Health “Credit Card” Dangers, the “Interest” of Convenience, Ignorance

Hannah Seligson’s The Pre-teen Girl Mystery on The Daily Beast caught my attention, and is apparently not the first news story on bisphenol A.  Further reading on the Wikipedia page for bisphenol A is eye-opening.  Of course a Google search yields obvious plastics industry spin.  It got me thinking, not just about a particular toxin or the health of some people, but about all toxins as they affect every human . . . and what can I do to stay healthy?

I’m not a big fan of government action.  America started with the allegation its government could protect life, liberty and property.  Until the Feds get a handle on murder, theft and infringements on liberty, I’m in no rush to suggest any new business.  I also object to the notion that some outside institution or entity is responsible for the quality of life of every individual, beginning with me.  So I’m not advocating some spectacular new politics to keep us all healthier.  Why wait for an “act of Congress” with all the urgency that suggests when I can choose to do something NOW?

I choose to think a bit more about what I ingest on a daily basis, and make consumer choices that reflect my conclusions.  Take microwaves.  Some science and stats help (1, 2, 3).  But intuitively it doesn’t make sense to me that eating something I just “nuked” will lead to a happy ending.  I hate microwaves.  When I cook at home, I use ovens and stoves.  When I eat out, even fast food I prefer microwave-free, so Baja Fresh, Quiznos, and the Whole Foods deli are popular destinations with me.

Sometimes I can’t help myself to a bag of microwave popcorn or the quick McD’s cheeseburger.  But when I do, I believe I’ve just sliced off a few moments of my health and/or life.  It’s like I just charged to my “health” credit card an act of eating for the sake of convenience or taste or short-term “savings” that will cost me “interest” in the form of a complex web of known and unknown future health problems.  That is my thought process.  I’ve chosen to deliberately live healthier.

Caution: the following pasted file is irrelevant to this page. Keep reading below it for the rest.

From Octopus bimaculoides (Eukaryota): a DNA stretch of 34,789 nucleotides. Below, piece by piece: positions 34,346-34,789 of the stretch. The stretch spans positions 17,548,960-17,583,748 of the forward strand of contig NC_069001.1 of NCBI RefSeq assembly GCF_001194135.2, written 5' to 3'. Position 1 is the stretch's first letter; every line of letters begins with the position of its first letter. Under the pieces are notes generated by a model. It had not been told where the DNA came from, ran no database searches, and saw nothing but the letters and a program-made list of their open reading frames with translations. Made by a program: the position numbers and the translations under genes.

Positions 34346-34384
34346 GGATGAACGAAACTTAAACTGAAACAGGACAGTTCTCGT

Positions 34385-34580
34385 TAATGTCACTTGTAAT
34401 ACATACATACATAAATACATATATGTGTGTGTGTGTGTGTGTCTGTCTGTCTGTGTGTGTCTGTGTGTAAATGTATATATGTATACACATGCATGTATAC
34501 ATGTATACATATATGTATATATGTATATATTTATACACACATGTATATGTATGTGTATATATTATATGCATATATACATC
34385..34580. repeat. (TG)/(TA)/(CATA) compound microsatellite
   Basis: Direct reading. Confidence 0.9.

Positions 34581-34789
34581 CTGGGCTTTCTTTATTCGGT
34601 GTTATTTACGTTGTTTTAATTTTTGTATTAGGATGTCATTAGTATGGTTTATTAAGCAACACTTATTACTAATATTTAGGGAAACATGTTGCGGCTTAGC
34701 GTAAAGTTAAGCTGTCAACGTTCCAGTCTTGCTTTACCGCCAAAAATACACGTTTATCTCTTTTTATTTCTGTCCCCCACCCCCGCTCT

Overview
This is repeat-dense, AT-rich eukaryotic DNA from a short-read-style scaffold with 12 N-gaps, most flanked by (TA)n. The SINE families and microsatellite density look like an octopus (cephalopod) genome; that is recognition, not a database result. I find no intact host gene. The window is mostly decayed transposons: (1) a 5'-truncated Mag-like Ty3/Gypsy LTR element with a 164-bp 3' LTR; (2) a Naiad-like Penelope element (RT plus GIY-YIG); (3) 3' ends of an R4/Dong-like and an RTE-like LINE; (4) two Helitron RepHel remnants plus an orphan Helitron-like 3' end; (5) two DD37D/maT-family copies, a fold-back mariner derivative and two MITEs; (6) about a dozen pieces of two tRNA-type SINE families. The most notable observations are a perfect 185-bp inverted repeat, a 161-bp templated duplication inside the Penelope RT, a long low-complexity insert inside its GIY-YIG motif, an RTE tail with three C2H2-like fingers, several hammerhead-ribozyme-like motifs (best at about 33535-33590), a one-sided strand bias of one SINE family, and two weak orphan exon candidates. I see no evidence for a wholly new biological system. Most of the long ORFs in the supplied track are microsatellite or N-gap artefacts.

Canned food is another problem for me.  With the issue of food quality, nutrient levels, and freshness, I really didn’t need another reason to avoid mush from tins.  Now apparently there could be an issue of toxins in the plastic resin involved with the sealing of the can.  Shocking.

I don’t need a doctor or health official to tell me that sticking my hand in a pool of molten lava might negatively impact my health.  Is it a crime for me to choose to slightly enhance such health knowledge?  Not if I am a free, thinking citizen.  So here is what I choose to do, for the sake of my health and the health of anyone who might be watching me (yes, whether we admit it or not, we all see actions in vivid technicolor despite the noise of words):

  1. Trust my instincts
  2. listen to and learn my body at least as well as I do my technology
  3. remain curious, ask questions
  4. use the web, social networking and real world networking to discover and learn
  5. qualify sources, especially when they boast titles, degrees, licenses, or government authority
  6. notice trends, patterns

Many students just graduated.  Unfortunately most of them will look for a job because they were trained to follow and not question or think.  My education BEGAN when I was expelled from college for publishing a newspaper.  My health is tied to my education, which is a lifelong journey.